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Capacity Building, Collaboration, Transparency

Not enough countries have nurses and midwives with training in how to research their own workforces. Why does this matter? 

To have "research capacity" means there are specially trained people who understand how to conduct rigorous and ethical research studies to solve problems. In healthcare, research capacity helps to document where problems happen, why they happen, and tests solutions to solve them. When nurses and midwives have these skills, they can help strengthen the workforce to address the identified problems and improve health for all. They can also generate the data needed to change policy and participate in civic engagement.

Transparency is also important. We do not really have good data on the nursing and midwifery workforces globally, though it has improved over the last two decades. Part of our consortium's goal is to collect self-reported data on the global nursing and midwifery workforces. Collaboration is essential to meet that goal.


What Consortium Members Agree On

  • Research is essential to solving the problems of the nursing and midwifery workforces globally.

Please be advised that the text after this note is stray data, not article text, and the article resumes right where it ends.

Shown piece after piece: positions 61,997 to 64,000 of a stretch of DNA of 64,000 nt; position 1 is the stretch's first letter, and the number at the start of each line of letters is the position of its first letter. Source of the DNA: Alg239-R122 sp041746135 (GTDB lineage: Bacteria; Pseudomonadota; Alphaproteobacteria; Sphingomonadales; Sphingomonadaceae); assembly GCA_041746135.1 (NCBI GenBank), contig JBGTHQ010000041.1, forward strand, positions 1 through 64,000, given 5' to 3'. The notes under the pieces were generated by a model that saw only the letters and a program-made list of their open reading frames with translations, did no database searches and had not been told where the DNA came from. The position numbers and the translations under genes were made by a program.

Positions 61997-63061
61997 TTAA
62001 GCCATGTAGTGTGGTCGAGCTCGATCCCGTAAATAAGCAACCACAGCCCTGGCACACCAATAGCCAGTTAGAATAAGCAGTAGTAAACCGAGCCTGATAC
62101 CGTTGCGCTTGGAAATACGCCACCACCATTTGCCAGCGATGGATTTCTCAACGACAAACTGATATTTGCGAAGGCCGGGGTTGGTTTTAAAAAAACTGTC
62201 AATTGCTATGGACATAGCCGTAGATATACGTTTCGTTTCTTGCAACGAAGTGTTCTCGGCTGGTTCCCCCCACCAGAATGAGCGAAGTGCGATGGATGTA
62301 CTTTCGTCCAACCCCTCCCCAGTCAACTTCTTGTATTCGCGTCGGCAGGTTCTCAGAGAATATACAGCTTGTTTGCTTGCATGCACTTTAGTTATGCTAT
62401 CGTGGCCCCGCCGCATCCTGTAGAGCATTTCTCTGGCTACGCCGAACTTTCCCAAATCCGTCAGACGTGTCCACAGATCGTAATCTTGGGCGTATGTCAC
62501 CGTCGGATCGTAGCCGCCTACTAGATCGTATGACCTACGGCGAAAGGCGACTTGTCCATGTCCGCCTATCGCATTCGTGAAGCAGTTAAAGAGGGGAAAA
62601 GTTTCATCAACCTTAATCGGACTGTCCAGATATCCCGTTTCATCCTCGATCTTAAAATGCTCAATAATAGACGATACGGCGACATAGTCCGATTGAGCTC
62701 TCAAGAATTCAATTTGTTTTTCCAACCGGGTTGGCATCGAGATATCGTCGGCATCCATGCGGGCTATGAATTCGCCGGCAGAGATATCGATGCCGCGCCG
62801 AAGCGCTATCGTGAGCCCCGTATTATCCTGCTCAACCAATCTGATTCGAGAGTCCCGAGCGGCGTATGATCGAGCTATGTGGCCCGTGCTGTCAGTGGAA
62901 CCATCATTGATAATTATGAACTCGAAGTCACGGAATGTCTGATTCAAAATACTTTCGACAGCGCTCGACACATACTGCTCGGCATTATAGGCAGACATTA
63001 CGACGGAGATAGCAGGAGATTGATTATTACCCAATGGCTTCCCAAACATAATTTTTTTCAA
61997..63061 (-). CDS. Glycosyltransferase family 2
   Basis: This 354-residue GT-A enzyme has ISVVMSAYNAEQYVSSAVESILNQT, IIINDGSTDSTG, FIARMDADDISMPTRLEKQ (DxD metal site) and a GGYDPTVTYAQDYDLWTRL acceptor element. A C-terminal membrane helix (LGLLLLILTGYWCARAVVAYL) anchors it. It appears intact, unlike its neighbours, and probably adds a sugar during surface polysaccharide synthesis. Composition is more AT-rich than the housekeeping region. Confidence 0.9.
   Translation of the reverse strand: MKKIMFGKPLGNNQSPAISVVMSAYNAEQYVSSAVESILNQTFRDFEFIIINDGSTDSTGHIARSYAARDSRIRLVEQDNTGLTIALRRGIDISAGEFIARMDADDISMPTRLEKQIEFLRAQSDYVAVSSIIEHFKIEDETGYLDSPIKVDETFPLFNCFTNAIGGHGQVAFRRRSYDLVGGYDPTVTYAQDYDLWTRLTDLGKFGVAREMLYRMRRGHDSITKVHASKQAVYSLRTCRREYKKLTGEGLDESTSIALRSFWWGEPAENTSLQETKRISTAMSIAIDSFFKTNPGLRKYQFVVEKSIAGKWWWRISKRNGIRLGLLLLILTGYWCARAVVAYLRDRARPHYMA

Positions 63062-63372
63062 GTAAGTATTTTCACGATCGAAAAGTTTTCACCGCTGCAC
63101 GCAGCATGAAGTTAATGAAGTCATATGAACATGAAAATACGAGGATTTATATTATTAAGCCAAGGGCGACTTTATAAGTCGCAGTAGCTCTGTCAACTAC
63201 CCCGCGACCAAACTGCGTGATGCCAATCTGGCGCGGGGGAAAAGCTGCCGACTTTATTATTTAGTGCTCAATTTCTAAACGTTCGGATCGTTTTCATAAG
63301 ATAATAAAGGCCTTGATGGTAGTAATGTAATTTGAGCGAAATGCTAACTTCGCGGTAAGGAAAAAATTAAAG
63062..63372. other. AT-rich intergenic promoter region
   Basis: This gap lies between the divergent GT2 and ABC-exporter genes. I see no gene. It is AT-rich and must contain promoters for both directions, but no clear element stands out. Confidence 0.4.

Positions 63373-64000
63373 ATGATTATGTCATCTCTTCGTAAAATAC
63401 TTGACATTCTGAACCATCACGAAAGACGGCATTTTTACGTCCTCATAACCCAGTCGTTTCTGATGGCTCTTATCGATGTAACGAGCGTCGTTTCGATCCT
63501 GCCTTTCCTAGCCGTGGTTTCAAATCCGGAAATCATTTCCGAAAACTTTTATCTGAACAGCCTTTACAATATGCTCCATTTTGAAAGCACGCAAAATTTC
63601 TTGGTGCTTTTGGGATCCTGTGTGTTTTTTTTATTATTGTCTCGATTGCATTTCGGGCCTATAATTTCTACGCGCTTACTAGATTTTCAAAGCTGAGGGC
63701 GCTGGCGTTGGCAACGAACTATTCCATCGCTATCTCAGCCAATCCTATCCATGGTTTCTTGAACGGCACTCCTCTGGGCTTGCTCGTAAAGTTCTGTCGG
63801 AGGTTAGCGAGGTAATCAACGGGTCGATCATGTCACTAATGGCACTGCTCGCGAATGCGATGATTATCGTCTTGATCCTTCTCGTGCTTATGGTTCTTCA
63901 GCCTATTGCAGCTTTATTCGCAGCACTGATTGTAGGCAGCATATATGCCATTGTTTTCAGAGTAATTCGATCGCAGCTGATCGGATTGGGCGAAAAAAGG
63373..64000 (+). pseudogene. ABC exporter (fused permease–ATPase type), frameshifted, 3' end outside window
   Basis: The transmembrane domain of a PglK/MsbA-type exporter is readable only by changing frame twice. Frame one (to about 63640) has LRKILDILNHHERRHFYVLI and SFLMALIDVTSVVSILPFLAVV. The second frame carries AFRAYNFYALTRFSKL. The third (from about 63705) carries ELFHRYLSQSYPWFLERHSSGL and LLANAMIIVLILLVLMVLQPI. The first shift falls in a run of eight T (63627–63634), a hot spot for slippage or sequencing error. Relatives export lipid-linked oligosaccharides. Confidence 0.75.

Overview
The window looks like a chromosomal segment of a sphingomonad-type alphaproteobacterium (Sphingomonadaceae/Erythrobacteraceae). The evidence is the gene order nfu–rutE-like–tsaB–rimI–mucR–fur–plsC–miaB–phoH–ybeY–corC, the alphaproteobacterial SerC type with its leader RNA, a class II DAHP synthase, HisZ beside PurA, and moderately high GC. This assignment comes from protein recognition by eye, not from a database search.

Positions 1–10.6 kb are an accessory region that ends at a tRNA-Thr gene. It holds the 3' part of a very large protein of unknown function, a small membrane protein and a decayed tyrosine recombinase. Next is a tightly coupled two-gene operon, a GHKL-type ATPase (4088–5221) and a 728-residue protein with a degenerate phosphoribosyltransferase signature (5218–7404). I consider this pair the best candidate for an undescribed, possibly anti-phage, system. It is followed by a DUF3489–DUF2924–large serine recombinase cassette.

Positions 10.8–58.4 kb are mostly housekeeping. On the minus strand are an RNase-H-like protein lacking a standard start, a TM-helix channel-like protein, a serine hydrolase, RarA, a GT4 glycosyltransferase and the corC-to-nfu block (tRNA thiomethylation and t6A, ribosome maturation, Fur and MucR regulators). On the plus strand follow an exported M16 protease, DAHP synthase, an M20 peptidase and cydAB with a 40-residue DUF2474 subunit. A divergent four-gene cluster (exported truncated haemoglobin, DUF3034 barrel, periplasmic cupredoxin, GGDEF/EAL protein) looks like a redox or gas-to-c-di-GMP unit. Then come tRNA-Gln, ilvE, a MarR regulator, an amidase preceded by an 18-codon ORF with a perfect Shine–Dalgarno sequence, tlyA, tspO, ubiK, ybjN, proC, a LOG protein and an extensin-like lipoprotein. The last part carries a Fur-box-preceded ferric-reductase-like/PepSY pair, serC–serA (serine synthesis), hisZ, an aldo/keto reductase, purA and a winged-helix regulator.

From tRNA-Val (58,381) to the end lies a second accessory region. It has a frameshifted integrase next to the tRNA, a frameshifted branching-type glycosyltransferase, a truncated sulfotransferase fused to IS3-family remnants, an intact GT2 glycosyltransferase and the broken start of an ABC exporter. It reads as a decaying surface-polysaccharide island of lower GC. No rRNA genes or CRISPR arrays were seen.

• Country teams are in charge of their own data.

  • Ethics approval according to local standards.

  • Everybody gets named as an author on international consortium papers.

  • Lead authors are from the country where the data comes from on country-specific publications.

  • Mentoring new researchers is key to our success and capacity-building for the future.

Medical Staff
Patient and Nurse


In 2021...

...researchers from the Rory Meyers College of Nursing at New York University (New York, USA),

Latin America, the Caribbean, Europe, the Middle East, Asia, and Africa wanted to document how the pandemic was affecting nurses and midwives in low- and middle-income countries. 

It worked.

We had 2,300+ participants from 38 countries in our first round.

Building from that, in 2022 we expanded the consortium and are currently collecting data about the long-term effects of the COVID-19 pandemic on the professional and personal lives of nurses and midwives around the world.

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